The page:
Five and Change: Cap and Trade


Today is November 19, 2008, and this is Five and Change.

Today I have the opportunity to combine the two topics I’ve primarily talked about so far on this podcast. There will be other topics, including Net Neutrality and Public Access Television, but because this news is so recent, I want to capitalize on this event.

Barrack Obama has talked about environmental issues throughout his campaign, and into the Lame Duck session. Yesterday, he released a video on about his energy policy.

He supports a system of cap-and-trade. Hopefully, when my children get a chance to listen to this archived podcast, they will not have known a world where the true cost of CO2 is not reflected in the economic cost of fossil fuels. Under a cap-and-trade system, businesses which produce CO2 as a side effect of operation will receive a finite amount of carbon credits, which will represent a specific amount of carbon released into the atmosphere per year. Businesses that then have extra credits, due to carbon-cutting and efficiency measures, will be able to trade or sell the credits to other businesses. Businesses that do not have enough credits to satisfy their consumption will be fined.

The Government will only make available the credits that represent our desired total carbon output. Essentially, the federal government will be able to define the amount of acceptable carbon to be released by businesses that operate within the US, and cap the emissions via the credits system. If the economy goes over the cap limit, the offending businesses will pay fines.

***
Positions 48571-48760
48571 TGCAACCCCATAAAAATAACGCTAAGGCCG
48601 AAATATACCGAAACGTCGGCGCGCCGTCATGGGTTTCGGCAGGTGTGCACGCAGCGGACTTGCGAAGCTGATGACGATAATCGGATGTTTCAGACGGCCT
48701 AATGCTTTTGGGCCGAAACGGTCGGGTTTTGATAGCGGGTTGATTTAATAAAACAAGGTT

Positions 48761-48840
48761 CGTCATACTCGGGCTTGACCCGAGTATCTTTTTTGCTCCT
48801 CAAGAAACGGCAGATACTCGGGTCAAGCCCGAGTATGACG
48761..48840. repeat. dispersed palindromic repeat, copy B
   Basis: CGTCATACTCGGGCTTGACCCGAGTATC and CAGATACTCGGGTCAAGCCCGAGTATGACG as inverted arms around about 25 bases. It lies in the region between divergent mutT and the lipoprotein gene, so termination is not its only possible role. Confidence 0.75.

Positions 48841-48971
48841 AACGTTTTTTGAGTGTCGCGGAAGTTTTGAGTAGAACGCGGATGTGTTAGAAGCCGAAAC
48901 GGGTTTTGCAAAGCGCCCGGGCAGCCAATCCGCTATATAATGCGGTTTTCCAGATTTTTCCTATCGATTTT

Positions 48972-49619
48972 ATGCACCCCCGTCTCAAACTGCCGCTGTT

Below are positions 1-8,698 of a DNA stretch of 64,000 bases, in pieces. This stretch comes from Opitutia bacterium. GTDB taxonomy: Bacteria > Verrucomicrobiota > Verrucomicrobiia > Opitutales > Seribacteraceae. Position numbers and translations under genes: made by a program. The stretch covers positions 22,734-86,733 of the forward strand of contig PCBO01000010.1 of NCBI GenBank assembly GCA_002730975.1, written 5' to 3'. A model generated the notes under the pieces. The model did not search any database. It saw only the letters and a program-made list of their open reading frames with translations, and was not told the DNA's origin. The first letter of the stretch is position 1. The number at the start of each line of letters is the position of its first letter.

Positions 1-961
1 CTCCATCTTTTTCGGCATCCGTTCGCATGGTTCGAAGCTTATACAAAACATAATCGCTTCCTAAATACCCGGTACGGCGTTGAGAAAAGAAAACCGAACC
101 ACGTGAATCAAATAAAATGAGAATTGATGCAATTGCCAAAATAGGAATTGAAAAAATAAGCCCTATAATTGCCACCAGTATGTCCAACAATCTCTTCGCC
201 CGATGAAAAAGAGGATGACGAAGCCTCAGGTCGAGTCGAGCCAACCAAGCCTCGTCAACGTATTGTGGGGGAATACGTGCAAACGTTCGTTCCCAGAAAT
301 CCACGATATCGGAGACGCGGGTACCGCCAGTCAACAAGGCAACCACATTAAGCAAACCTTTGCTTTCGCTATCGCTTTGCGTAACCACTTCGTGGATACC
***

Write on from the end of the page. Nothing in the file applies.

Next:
In addition to cap-and-trade, which is a financial incentive for businesses to scale back consumption, he also supports the transition to sustainable energy sources. The idea is to create jobs by investing in construction of wind, solar, and biofuel farms. As I’ve said before, I sincerely hope that the emphasis is on wind and solar, as they are, in my opinion, the most direct path from sunlight to useable power.

I applaud the call for action on this issue. I wish to see the next four years marked by the widespread construction of wind power here in Michigan – we need to become a leader in this industry as our other industries transition.

So I’ll leave you with this excerpt from as President-elect Obama outlines his plan. This has been Five and Change, I’m Paul DeLeeuw, and I’ll see you on Friday.

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